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The Royal Warrant

The idea behind the Royal Warrant is almost as old as time itself and certainly as old as the Monarchy. The King and his court always had to be provided for. From the very beginning someone had to make the robes, the crowns, the orbs and the scepters; someone had to provide the wine and the food, the cutlery and the dining-tables themselves; someone had to fix the Royal roof and clear the Royal drains. The King, being King, did not have to pinch pennies. He could afford whatever he wanted. In order to make sure that he had only the very best, he cornered the market wherever possible, ensuring that he always had first call on the services of the most proficient in the land, from brush maker to butcher. The said brush maker or butcher was proud to serve his King and saw that being known to do so could confer certain trading benefits denied to his less favored competitors. It is no secret, though one does not broadcast it too loudly, that to be known to supply the Royal Household with marmalade or mutton, bagpipes and brushes, suggests to the world at large that your marmalade, mutton, bagpipes and brushes are quite simply the best available. Being granted a Royal Warrant gives us the right to display the Royal coat of arms - discreetly - on our products, packaging, writing-paper and our company vehicles. Kent Brushes has been making "Best British Brushes" during nine reigns.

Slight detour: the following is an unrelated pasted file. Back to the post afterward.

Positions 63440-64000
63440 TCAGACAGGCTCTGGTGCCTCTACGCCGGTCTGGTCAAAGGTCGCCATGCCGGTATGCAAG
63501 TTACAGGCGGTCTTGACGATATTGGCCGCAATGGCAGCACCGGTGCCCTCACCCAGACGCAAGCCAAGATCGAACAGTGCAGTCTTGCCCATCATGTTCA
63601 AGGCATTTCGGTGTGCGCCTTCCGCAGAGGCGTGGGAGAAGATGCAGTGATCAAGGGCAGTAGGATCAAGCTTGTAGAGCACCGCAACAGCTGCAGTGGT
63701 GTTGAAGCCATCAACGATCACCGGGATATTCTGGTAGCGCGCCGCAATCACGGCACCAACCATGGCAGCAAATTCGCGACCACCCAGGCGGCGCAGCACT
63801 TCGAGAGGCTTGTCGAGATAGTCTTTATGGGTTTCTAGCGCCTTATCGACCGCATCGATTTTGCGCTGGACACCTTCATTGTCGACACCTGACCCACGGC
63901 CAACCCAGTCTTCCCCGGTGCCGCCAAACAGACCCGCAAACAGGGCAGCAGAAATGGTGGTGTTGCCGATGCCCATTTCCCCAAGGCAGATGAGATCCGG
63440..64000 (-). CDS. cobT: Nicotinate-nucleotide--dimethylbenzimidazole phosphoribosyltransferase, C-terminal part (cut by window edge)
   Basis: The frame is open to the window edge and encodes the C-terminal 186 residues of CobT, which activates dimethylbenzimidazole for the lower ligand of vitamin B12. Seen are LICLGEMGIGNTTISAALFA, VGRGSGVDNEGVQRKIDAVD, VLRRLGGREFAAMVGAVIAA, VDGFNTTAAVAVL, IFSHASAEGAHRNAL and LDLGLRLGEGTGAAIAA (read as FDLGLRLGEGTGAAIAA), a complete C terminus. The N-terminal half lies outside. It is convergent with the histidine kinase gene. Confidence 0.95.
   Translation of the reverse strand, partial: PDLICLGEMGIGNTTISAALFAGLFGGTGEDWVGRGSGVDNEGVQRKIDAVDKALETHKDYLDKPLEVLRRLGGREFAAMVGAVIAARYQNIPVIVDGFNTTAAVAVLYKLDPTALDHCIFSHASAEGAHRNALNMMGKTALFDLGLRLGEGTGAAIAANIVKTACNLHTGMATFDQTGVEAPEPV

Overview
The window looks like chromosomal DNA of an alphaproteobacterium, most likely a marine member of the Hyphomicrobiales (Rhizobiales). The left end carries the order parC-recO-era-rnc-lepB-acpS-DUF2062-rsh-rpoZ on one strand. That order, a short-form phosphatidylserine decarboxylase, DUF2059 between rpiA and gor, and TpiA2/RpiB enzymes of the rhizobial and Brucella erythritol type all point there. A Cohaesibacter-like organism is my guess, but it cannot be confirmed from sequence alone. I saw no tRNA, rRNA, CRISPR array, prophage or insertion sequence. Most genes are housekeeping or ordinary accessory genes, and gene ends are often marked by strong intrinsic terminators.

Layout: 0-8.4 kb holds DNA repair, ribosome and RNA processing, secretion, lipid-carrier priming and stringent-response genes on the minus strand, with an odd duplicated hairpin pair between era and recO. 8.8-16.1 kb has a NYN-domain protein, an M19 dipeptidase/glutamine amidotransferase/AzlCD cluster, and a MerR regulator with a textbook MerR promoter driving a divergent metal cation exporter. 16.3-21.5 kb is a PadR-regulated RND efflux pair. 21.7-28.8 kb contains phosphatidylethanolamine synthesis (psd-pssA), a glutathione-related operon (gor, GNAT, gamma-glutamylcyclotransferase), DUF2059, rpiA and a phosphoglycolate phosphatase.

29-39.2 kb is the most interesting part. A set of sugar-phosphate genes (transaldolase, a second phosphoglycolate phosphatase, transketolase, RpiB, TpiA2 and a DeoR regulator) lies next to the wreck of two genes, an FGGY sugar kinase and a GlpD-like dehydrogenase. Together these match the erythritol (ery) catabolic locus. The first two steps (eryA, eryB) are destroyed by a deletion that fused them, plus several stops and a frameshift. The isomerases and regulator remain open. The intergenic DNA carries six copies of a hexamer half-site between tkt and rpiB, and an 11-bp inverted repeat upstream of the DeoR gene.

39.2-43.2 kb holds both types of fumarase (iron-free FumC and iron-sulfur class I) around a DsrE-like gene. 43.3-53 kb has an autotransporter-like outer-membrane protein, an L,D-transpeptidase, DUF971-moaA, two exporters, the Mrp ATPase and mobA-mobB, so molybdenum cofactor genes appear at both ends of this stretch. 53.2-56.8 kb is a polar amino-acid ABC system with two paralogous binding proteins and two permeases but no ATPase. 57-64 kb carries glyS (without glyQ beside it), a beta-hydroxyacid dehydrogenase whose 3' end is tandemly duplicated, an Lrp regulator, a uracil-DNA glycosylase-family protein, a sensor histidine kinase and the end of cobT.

William Kent

1777 - 1807


William Kent (junior)

1807 - 1836

(Eldest son of William Kent)


John James Kent & Co.

1836 - 1854

(A younger son of William Kent)


G.B Kent & Co.

1854 - 1880

(Son of John James Kent)


G. B. Kent & Sons

1880 - 1900

(G. B. Kent and his three sons Harold, Arthur and Ernest Kent)


G. B. Kent & Sons LTD.

1900 - (Public company)

George III

1760 - 1820


George IV

1820 - 1830



William IV

1830 - 1837




1837 - 1901



Edward VII

1901 - 1910



George V

1910 - 1936


 Edward VIII



George VI

1936 - 1952

Elizabeth II

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